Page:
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June 15, 2016 Comments Off on FBI: “No Credible Threats to Seattle/Tacoma LGBT Community” Views: 3481 #Orlando Pulse Massacre, News, Queer News, Seattle News, Seattle Pride 2016, Tacoma Gay Scene

FBI: “No Credible Threats to Seattle/Tacoma LGBT Community”


Social media in Western Washington has been abuzz the last 24 hours, circulating posts from Seattle Pride, Tacoma Rainbow Center and Oasis Youth Center that claimed Tacoma Police had contacted them asking the LGBTQA communities in both Tacoma and Seattle to use extreme caution at this time when out in public.

Seattle Gay Scene spoke with Officer Loretta Cool, Spokesperson for the Tacoma Police Department this morning and learned that Tacoma Police have not issued any warnings regarding the LGBTQA communities.  We were told that any notifications of this type would come directly from Tacoma Police, and not through a third party.  Cool reminded us that we should expect an increased police presence during this year’s Pride festivities, and any other large gatherings, and most of all, we all must be aware of our surroundings – if you see something suspicious, report it immediately to police.

Officer Cool provided SGS with the following details from the FBI:

The FBI is actively assessing intelligence and at this time has no information indicating specific and credible threats to any segment of our community. The FBI has reviewed several reports of threatening comments and worked with law enforcement partners to evaluate them. The FBI asks the public to continue to report any and all suspicious activity to law enforcement, but currently there is no indication of an elevated risk to Washington residents at this time.

The FBI continually assesses the full spectrum of potential threats that come to our attention and works with law enforcement partners to address them, if needed. Our intelligence and investigative resources are actively engaged throughout the entire year. After a major incident elsewhere in the nation or before a major event in Seattle, the FBI continues this routine, already active posture. Similarly, the FBI is always ready to augment local and state resources if a situation develops that requires additional intelligence analysis, manpower, or specialized capabilities.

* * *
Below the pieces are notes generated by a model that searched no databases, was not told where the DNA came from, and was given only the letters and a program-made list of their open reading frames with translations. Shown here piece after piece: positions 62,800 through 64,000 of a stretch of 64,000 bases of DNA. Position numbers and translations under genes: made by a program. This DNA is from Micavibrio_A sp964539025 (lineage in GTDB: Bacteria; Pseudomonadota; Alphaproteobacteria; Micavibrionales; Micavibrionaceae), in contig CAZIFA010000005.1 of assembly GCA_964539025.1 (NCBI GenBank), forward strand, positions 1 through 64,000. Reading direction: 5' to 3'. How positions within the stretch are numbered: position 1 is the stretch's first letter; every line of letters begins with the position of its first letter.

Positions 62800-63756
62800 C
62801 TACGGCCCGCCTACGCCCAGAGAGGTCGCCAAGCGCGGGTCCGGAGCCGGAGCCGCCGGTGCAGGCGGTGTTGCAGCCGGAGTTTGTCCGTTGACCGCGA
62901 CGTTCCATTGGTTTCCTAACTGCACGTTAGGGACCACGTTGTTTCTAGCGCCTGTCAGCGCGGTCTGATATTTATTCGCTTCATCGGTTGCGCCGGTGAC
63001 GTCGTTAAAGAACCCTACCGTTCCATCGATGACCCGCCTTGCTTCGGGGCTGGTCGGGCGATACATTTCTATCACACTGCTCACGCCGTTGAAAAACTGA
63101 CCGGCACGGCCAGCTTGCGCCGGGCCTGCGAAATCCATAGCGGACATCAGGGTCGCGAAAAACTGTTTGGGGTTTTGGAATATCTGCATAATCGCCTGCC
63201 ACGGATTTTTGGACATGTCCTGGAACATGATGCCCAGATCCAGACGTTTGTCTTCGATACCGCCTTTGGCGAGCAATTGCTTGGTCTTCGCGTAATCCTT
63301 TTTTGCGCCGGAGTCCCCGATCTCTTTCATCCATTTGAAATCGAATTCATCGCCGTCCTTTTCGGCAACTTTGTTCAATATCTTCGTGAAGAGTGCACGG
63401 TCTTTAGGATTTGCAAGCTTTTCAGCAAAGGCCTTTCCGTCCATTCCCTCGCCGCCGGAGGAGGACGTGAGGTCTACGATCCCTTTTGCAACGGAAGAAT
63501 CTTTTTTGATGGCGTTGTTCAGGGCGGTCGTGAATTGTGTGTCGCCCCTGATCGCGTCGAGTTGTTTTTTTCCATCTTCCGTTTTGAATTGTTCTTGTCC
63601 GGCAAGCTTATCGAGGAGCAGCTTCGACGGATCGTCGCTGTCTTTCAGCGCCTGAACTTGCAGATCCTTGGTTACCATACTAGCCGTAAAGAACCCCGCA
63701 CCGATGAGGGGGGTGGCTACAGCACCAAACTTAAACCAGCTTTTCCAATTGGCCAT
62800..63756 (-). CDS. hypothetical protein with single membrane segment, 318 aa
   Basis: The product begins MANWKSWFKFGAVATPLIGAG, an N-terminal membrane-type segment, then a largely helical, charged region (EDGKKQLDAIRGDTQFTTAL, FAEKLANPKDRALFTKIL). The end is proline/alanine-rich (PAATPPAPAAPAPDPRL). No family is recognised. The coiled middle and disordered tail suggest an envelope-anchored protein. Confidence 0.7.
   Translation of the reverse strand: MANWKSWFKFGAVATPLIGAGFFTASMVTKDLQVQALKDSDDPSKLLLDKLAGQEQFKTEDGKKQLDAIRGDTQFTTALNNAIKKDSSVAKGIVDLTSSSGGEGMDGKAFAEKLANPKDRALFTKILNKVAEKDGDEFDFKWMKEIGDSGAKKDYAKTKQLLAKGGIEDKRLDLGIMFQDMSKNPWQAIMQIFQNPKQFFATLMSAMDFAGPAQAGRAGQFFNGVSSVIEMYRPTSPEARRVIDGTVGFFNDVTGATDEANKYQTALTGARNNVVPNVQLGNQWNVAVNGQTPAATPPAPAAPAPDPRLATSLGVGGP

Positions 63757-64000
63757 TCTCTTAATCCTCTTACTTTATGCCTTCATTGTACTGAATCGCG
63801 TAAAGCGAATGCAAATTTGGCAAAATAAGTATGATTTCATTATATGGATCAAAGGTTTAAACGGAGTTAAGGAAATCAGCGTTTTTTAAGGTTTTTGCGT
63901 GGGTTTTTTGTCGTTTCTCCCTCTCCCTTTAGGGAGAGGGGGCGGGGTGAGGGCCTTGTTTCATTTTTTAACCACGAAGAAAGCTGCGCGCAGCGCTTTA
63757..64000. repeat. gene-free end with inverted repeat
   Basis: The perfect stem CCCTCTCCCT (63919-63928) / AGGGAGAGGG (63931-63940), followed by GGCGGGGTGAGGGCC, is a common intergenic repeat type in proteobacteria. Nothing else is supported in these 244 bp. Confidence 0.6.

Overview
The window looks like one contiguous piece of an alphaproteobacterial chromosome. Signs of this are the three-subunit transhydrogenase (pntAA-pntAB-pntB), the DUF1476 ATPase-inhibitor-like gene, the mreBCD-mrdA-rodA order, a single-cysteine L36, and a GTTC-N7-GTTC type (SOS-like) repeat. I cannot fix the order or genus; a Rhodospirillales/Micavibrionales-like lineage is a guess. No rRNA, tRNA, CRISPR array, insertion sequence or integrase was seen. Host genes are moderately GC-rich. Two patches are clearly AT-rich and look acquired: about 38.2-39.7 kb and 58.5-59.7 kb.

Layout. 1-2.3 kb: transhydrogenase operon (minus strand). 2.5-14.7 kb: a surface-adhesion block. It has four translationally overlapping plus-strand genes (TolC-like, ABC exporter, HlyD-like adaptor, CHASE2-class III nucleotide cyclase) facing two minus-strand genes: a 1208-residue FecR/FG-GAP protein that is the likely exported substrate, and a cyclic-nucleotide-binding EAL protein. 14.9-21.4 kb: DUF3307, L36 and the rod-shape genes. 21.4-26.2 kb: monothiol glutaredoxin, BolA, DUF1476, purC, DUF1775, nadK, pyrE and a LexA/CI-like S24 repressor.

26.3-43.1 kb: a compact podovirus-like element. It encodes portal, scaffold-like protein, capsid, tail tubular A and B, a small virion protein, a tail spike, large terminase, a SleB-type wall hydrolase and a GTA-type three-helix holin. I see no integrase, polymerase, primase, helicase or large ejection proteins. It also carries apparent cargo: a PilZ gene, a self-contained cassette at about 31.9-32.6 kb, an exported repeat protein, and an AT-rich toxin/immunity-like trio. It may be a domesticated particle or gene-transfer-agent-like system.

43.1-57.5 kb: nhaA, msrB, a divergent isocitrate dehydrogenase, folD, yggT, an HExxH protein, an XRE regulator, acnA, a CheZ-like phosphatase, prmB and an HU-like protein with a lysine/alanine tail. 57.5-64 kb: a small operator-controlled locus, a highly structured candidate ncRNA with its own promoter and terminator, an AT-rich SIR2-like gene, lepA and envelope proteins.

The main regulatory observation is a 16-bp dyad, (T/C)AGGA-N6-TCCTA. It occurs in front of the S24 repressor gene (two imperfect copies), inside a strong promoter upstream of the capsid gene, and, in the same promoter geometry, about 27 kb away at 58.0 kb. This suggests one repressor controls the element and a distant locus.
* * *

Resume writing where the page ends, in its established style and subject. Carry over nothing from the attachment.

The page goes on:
In the last four days, the FBI has evaluated and coordinated with partners on three reported threats, and not found reason to suggest a pending physical threat:

  • The FBI is working with the Redmond Police Department to investigate telephonic remarks regarding a threat to the Muslim Association of Puget Sound in Redmond.
  • The FBI is working with the Seattle Police Department to investigate remarks by a North Seattle man who made online remarks threatening a North Seattle mosque. SPD arrested the individual shortly before 3:30 pm on Tuesday, June 14.
  • On Tuesday evening, June 14, the FBI interviewed a Spokane resident who posted threatening language online regarding LGBT-focused bars in Seattle and Tacoma.

(Given the ongoing nature of these investigations, there is no further information that can be provided at this time.)

In addition to working with our local, state and, federal law enforcement partners, the FBI is actively communicating with leaders in LGBTQ and Muslim communities organizations. The FBI values partnerships with all Washington communities and will continue to engage them in discussions about their safety concerns.

“As always, the FBI Seattle Division will work with our law enforcement partners to gather, share and act upon threat information as it comes to our attention,” said the FBI Seattle Division’s Special Agent in Charge Frank Montoya, Jr.

Seattle Gay Scene received the erroneous information as an urgent press release from Seattle Pride, producers of the city’s annual Pride parade, at 11:30pm last night asking us to quickly publish this information through our channels. The language in the press release was more urgent than what we had seen on social media with it being implied there was a “credible threat” against the community.  We immediately replied to the Seattle Pride email, asking Communications Director Alex Nugent for a source, and were told, “TPD contacted David Hale (Seattle Pride Vice President)…waiting to hear back from him the specific individual he spoke with. Thanks for the quick response, I’ll update as soon as I have the info.”

At this time, we haven’t heard back from Seattle Pride.

At this moment, it’s imperative that leaders at these and other organizations carefully review and verify information before it’s released to the public.  Creating a false sense of fear in our community is wrong, and while the intentions may have been good, the lasting effects are damaging to the community.

We’ll keep you posted.



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